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Croup: Managing a Croup Attack

Introduction

Using techniques to help your child control symptoms of croup can help prevent the need to see a doctor at a clinic or emergency room. These techniques focus on keeping your child's airway open to make breathing easier.

  • Keep calm and soothe your child. Anxiety and panic can make symptoms worse.
  • Recognize that symptoms often sound and appear worse than they really are.
  • Use moisture.

How To

A croup attack usually can be managed at home. To help manage your child's episode of croup:

  • Keep calm. An episode of severe coughing and breathing difficulty from croup can be unsettling or frightening. But it is usually not as severe as it sounds. Staying calm will help reassure your child and may prevent symptoms from becoming worse.
  • Use techniques that soothe and comfort your child. If your child becomes upset and anxious, croup symptoms may get worse. For example, crying can make breathing more difficult. Provide comfort by holding or rocking your child. You may also be able to distract your child by reading a book, working a puzzle, or watching television.
  • Create moist air. If you have a humidifier, hold your child and let the vapor blow directly into his or her face. You can also go with your child into the bathroom, shut the door, and turn on all the hot water faucets to create a moist and steamy atmosphere. Let your child breathe in the moist air for several minutes.
  • Take your child outside. Exposure to cool outdoor air often helps open a child's airways, reducing the coughing and breathing difficulty of a croup attack. Make sure your child is bundled up appropriately before going out.

If symptoms improve with these methods, put your child back in bed with the humidifier blowing nearby. Do not smoke, especially in the house. If the episode occurs during the middle of the night, it is a good idea to sleep in or near your child's room until morning.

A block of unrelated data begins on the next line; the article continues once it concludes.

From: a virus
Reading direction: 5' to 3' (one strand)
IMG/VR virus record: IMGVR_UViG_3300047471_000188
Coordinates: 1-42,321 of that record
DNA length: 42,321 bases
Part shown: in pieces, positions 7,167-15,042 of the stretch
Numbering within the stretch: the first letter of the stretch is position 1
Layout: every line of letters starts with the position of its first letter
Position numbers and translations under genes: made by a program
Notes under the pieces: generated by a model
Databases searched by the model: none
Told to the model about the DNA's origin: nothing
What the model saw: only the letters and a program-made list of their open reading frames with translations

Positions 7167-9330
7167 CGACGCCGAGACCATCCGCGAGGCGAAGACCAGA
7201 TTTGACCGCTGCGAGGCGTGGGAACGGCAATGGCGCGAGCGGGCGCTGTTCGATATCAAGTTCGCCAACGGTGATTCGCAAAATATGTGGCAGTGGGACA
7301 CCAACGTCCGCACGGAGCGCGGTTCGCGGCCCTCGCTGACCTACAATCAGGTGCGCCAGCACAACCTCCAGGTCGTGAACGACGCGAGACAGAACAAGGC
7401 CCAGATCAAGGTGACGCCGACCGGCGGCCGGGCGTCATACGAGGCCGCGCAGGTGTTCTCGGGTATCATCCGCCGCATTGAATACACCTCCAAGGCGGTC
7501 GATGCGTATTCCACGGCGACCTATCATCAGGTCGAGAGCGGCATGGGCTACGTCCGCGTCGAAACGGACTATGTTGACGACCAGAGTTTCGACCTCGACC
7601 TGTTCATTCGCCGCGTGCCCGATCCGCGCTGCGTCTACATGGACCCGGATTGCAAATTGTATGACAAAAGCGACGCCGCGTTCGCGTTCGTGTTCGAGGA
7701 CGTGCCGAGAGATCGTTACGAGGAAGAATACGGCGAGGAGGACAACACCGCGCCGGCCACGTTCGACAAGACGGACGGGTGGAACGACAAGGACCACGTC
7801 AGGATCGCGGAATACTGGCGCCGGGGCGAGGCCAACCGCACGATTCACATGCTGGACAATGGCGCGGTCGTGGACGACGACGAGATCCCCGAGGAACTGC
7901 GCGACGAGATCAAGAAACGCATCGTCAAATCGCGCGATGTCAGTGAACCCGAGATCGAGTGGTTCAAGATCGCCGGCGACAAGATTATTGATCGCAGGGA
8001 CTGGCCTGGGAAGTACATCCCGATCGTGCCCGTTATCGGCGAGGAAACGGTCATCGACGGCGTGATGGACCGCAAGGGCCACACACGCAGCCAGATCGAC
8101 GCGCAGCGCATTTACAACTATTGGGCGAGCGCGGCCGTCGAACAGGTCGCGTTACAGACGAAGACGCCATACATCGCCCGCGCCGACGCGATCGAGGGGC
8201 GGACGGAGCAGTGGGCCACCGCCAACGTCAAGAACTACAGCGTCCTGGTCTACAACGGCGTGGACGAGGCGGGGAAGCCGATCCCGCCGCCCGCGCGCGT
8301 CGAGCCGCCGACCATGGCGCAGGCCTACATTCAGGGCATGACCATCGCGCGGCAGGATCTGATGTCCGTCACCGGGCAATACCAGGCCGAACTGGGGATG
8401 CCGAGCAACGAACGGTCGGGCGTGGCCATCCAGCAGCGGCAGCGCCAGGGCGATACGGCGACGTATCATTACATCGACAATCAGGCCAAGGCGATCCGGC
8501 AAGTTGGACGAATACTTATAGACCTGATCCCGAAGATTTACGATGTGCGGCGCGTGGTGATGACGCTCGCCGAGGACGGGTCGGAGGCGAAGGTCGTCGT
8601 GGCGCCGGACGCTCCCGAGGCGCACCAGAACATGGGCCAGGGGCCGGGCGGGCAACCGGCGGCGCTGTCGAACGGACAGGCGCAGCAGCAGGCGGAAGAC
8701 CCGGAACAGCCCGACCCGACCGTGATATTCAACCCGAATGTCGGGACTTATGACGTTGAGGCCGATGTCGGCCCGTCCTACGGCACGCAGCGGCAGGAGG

It is important to keep your child well hydrated. Offer water, noncaffeinated drinks, flavored ice treats (such as Popsicles), or crushed ice drinks several times each hour.

Your child may have recurrent attacks throughout the night. As long as symptoms improve with these methods, even briefly, your child should gradually feel better and you likely will not need immediate medical care.

But if at any time your child has severe difficulty breathing, call 911 or other emergency services immediately.

Credits

By Healthwise Staff
John Pope, MD - Pediatrics
Thomas Emmett Francoeur, MD, MDCM, CSPQ, FRCPC - Pediatrics
Last Revised May 29, 2012

This information does not replace the advice of a doctor. Healthwise, Incorporated disclaims any warranty or liability for your use of this information. Your use of this information means that you agree to the Terms of Use. How this information was developed to help you make better health decisions.

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